Reverse engineering the Essent E-thermostaat

Keep your hands of our code

If you have the same interests as me, then you can probably relate the way these programming sessions go; one succes after another, you keep coding and trying hours after hours and once you stumble accross a setback, you can’t get your head around how this could have gone wrong? How can this result not be what I expected it to be? Taking a step back, literally, often shines a new light on your problem.

So I made myself a cup of tea and then I suddenly realised I have seen this behaviour before. Code protection. It is a thing. Often these microchips have some bits you can set after testing so no one is able to steal your code of the chip. So I retreived the code protection bits and I confirmed my worst nightmare at that moment: this chip was code protected. No easy way to get code from this chip. If you want to reset these bits, you have to erase the whole chip, but that would defeat the purpose of what I was trying to achieve: getting the firmware in the first place before writing to the chip.

4 Replies to “Reverse engineering the Essent E-thermostaat”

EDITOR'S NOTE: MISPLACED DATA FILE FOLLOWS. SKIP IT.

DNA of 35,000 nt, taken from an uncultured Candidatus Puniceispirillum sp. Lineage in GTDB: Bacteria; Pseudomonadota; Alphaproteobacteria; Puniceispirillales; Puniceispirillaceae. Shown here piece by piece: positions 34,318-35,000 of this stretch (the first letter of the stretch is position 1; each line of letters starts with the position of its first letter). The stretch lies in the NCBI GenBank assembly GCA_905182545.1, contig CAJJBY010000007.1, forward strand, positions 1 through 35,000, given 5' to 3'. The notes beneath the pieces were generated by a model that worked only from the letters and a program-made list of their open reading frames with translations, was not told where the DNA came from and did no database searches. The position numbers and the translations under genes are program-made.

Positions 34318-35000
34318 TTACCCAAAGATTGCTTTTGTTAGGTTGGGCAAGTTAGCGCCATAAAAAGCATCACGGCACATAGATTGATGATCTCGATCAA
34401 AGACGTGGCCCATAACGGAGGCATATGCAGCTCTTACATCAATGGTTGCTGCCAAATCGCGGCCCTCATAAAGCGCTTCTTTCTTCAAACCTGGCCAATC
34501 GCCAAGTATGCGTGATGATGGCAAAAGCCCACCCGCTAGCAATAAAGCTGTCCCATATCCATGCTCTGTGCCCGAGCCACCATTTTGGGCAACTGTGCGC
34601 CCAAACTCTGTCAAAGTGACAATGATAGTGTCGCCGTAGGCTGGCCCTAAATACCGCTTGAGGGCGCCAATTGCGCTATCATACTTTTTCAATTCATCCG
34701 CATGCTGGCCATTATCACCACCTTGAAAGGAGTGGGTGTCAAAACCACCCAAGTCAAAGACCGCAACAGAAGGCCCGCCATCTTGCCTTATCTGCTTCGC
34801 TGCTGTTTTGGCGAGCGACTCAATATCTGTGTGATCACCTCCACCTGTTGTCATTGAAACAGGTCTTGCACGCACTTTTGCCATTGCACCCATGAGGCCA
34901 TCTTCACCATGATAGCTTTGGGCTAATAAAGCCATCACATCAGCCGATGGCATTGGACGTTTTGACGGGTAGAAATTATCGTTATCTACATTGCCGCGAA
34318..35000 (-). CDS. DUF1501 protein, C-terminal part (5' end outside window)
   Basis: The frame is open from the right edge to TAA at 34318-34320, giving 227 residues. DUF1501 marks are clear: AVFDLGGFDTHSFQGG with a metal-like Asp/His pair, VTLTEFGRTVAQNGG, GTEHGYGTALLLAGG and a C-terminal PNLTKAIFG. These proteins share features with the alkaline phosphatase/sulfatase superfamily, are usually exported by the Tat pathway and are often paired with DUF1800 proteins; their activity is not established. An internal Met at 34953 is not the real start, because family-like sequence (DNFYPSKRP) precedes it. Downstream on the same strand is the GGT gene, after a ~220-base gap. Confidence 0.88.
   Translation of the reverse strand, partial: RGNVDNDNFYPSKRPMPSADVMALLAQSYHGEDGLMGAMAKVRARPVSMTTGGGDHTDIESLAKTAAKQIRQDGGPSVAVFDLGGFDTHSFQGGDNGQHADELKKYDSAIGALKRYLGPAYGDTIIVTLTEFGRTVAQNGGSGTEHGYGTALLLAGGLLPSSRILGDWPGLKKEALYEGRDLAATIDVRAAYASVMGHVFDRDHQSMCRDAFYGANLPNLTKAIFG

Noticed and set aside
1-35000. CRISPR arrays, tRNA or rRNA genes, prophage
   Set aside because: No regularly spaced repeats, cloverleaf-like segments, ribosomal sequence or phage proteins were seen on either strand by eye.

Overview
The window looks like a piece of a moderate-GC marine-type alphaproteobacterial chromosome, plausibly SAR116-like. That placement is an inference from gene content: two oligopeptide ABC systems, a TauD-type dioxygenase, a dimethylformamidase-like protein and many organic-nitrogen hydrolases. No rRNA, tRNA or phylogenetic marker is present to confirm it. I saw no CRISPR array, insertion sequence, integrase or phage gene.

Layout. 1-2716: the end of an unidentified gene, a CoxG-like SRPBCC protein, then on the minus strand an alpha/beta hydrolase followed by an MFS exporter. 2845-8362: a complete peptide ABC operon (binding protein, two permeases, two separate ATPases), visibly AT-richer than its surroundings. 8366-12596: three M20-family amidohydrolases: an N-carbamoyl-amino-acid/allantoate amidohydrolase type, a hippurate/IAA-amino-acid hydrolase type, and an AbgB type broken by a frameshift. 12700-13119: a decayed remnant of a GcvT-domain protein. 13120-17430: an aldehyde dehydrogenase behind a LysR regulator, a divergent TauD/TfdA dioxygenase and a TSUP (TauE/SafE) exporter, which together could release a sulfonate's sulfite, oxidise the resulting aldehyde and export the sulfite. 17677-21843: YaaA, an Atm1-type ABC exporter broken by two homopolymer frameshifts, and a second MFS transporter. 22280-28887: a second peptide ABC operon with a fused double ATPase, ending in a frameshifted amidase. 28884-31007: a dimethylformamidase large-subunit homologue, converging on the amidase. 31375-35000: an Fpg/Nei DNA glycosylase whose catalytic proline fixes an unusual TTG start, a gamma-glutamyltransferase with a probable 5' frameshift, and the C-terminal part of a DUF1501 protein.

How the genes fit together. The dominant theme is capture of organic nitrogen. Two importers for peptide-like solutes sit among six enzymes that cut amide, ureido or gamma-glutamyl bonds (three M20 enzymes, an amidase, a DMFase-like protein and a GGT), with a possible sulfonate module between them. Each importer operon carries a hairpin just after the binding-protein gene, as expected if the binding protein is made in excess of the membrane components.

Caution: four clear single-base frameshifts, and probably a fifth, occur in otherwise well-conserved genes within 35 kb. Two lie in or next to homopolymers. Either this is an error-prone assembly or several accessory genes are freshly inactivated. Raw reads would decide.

1. Enjoyed reading your article, too bad you didn’t succeed.
    I will check back later to see if you see if any progress has been made.
    In the worst case,. I have disposed of my e-thermostaat and help is too late for me

    1. Thanks for your response. For now I paid the 24 Euros so I can use the thermostat for at least another year. So probably no updates from my side, but if so I’ll let you know.

  2. Maybe it is possible to read the thermostat thermometer and rig the + and – button so you can control it with an Arduino or Pi Zero? Or even a step further, connect said Arduino or Pi to read the data that is going to the LCD?

    1. That’s probably feasible, however I doubt if that would be much less work than designing my own thermostat and letting my home automation system control it. If you already go the extra mile to get an additional device such as Arduino or Pi to read the pins, switching a relay and reading a temperature sensor is not that much work either though.

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